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Co-occurrence of autistic and psychotic traits: implications for depression, self-harm and suicidality

Published online by Cambridge University Press:  21 February 2020

Katie N. Sampson*
College of Medical and Dental Sciences, University of Birmingham, Birmingham, UK
Rachel Upthegrove
Institute of Clinical Sciences, University of Birmingham, Birmingham, UK Institute for Mental Health, University of Birmingham, Birmingham, UK School of Psychology, University of Birmingham, Birmingham, UK
Ahmad Abu-Akel
Institute of Psychology, University of Lausanne, Lausanne, Switzerland
Sayeed Haque
Institute of Clinical Sciences, University of Birmingham, Birmingham, UK
Stephen J. Wood
School of Psychology, University of Birmingham, Birmingham, UK Orygen, the National Centre of Excellence in Youth Mental Health, Melbourne, Australia Centre for Youth Mental Health, University of Melbourne, Parkville, Australia
Renate Reniers
Institute of Clinical Sciences, University of Birmingham, Birmingham, UK Institute for Mental Health, University of Birmingham, Birmingham, UK
Author for correspondence: Katie N. Sampson, E-mail:



There is increasing interest in the clinical and aetiological overlap between autism spectrum disorders and schizophrenia spectrum disorders, reported to co-occur at both diagnostic and trait levels. Individually, sub-clinical autistic and psychotic traits are associated with poor clinical outcomes, including increased depressive symptomatology, self-harming behaviour and suicidality. However, the implications when both traits co-occur remain poorly understood. The study aimed to (1) examine the relationship between autistic and psychotic traits and (2) determine if their co-occurrence increases depressive symptomatology, self-harm and suicidality.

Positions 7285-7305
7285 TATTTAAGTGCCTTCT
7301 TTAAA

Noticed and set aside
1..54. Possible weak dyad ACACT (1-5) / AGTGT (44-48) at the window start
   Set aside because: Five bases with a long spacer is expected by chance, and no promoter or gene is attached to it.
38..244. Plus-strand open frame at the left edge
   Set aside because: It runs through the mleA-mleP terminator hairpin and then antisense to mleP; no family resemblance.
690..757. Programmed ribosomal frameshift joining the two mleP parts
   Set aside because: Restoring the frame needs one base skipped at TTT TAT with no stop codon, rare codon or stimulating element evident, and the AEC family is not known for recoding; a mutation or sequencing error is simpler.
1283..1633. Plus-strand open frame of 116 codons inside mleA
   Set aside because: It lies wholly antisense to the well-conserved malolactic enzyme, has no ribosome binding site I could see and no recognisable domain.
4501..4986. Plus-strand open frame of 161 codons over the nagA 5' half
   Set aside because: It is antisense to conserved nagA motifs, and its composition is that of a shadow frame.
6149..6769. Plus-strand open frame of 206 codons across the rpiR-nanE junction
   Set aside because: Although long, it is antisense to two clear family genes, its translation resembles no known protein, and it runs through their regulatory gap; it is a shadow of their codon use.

Cross-sectional data from a self-selecting (online and poster advertising) sample of the adult UK population (n = 653) were collected using an online survey. Validated self-report measures were used to assess sub-clinical autistic and psychotic traits, depressive symptomatology, self-harming behaviour and suicidality. Correlation and regression analyses were performed.


A positive correlation between sub-clinical autistic and positive psychotic traits was confirmed (rs = 0.509, p < 0.001). Overall, autistic traits and psychotic traits were, independently, significant predictors of depression, self-harm and suicidality. Intriguingly, however, depression was associated with a negative interaction between the autistic domain attention to detail and psychotic traits.


This study supports previous findings that sub-clinical autistic and psychotic traits are largely independently associated with depression, self-harm and suicidality, and is novel in finding that their combined presence has no additional effect on depression, self-harm or suicidality. These findings highlight the importance of considering both autistic and psychotic traits and their symptom domains in research and when developing population-based depression prevention and intervention strategies.

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Copyright © The Author(s) 2020. Published by Cambridge University Press

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